This week we ran a couple of features about Bay Area biotechs known as scientific hothouses, which have been testing the patience of investors who want them to become real drugmakers.
—Mike Morrissey, the CEO of South San Francisco-based Exelixis (NASDAQ: EXEL), talked about how he’s been trying to get the company “out of the penalty box” with investors after the company endured a rough summer. His plan is to fight the negative perception around his company’s lead drug, XL184, with fresh new clinical trial at an upcoming medical meeting in November.
—Sangamo Biosciences (NASDAQ: SGMO), the Richmond, CA-based developer of technology to turn genes on and off, is another one of those companies known for scientific pedigree, which it hasn’t yet parlayed into a marketed drug. CEO Ed Lanphier talked in depth about the company’s plan to step up to the next level with a new drug for diabetic neuropathy.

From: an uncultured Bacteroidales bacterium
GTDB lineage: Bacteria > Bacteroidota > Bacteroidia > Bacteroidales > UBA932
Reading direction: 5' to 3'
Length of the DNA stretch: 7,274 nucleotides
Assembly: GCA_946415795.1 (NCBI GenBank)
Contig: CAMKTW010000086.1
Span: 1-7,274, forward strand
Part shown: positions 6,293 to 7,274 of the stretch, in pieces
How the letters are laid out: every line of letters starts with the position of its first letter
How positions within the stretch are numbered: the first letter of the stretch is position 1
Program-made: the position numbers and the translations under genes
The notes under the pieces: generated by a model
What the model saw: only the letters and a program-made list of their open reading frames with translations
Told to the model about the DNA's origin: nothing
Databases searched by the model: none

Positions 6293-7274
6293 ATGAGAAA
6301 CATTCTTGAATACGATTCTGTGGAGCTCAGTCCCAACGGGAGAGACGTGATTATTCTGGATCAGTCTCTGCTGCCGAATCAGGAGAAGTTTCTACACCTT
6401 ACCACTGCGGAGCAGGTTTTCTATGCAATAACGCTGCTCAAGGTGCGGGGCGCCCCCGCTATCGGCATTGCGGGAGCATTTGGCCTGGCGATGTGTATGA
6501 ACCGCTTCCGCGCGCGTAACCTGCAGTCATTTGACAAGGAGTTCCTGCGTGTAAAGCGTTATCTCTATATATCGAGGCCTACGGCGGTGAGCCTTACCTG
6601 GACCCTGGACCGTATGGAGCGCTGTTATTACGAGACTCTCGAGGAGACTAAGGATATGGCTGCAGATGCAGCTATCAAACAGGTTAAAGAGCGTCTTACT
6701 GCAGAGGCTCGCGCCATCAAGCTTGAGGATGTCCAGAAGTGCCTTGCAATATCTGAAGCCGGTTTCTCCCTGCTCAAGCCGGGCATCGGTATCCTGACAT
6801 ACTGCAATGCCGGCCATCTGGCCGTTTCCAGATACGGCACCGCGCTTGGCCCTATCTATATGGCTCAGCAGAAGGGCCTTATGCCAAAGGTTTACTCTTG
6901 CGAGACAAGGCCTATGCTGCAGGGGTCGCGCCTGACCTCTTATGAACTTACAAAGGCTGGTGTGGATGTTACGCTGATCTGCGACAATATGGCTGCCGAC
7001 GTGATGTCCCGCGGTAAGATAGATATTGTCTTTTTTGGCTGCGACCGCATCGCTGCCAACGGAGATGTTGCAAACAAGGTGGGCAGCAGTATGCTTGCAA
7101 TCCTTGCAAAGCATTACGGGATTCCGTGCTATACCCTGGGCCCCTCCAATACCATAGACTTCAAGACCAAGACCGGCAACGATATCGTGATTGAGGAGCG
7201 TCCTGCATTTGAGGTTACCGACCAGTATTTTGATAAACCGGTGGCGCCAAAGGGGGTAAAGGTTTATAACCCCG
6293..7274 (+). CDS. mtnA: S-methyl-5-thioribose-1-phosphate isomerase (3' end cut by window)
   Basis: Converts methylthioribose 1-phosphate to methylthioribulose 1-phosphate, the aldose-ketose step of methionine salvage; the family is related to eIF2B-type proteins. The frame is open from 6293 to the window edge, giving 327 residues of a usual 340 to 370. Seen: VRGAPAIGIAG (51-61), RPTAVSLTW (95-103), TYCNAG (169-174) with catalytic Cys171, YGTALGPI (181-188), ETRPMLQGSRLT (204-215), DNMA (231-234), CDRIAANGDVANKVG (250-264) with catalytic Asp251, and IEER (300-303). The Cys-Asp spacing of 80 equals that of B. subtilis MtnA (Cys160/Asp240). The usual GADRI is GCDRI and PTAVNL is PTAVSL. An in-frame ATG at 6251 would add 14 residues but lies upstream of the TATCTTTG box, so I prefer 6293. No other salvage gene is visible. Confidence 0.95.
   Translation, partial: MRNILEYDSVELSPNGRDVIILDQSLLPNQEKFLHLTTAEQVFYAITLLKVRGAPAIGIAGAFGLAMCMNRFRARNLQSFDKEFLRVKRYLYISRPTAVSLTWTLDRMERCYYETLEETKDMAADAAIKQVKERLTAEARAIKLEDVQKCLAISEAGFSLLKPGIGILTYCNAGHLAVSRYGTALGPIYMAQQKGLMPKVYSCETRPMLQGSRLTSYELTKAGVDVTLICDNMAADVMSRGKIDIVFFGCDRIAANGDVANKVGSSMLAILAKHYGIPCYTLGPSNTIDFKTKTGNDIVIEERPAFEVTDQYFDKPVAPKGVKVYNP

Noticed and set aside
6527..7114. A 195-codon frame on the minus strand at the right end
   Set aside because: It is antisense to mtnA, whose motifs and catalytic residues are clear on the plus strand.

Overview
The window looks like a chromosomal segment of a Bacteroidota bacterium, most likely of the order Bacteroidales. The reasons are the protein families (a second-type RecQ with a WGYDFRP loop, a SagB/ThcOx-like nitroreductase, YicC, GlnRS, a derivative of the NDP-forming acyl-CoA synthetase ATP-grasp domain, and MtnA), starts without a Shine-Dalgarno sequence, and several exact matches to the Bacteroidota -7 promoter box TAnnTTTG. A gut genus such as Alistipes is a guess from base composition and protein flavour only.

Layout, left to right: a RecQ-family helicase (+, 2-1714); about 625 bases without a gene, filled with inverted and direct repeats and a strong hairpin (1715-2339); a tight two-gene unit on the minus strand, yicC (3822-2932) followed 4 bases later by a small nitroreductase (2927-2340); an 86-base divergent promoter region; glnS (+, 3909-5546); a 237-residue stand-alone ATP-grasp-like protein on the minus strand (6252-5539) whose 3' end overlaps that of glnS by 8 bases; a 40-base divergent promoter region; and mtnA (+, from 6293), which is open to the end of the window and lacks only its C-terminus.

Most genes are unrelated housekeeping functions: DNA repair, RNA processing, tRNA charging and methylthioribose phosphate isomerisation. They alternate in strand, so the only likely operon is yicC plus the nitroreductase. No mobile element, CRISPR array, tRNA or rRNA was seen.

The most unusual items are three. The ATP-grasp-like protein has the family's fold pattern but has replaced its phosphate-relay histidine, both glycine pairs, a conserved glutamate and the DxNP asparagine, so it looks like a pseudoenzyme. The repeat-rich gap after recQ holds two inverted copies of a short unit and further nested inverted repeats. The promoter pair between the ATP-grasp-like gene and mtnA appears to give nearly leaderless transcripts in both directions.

—Siluria Technologies said this week it raised $13.3 million to pursue its vision of creating a cheaper, low-emissions process for making ethylene, the world’s most common commodity chemical. The San Francisco-based company, based on science from the MIT lab of materials scientist Angela Belcher, raised its cash from Alloy Ventures, Arch Venture Partners, Kleiner Perkins Caufield & Byers, Altitude Life Sciences Ventures, Lux Capital, and Presidio Ventures.
—Pearl Therapeutics had the biggest financing news of the week, raising $69 million to pursue its mid-stage clinical trial program for chronic obstructive pulmonary disease. The Redwood City, CA-based company scooped up its new capital from Vatera Healthcare Partners, Clarus Ventures, New Leaf Ventures, and 5AM Ventures.
—South San Francisco-based Genentech said it has revamped its collaboration with Weston, MA-based Biogen Idec (NASDAQ: BIIB) on the development of next-generation drugs that block CD20, the same target as the hit cancer treatment rituximab (Rituxan). There are a lot of moving pieces in this deal, but Genentech is getting a $10 million payment as part of the amendment.
—Lastly, we had a fun little guest editorial from Stewart Lyman, a Seattle-based biotech consultant who challenges a lot of the flabby thinking and basic BS that often passes for insight in the biotech industry.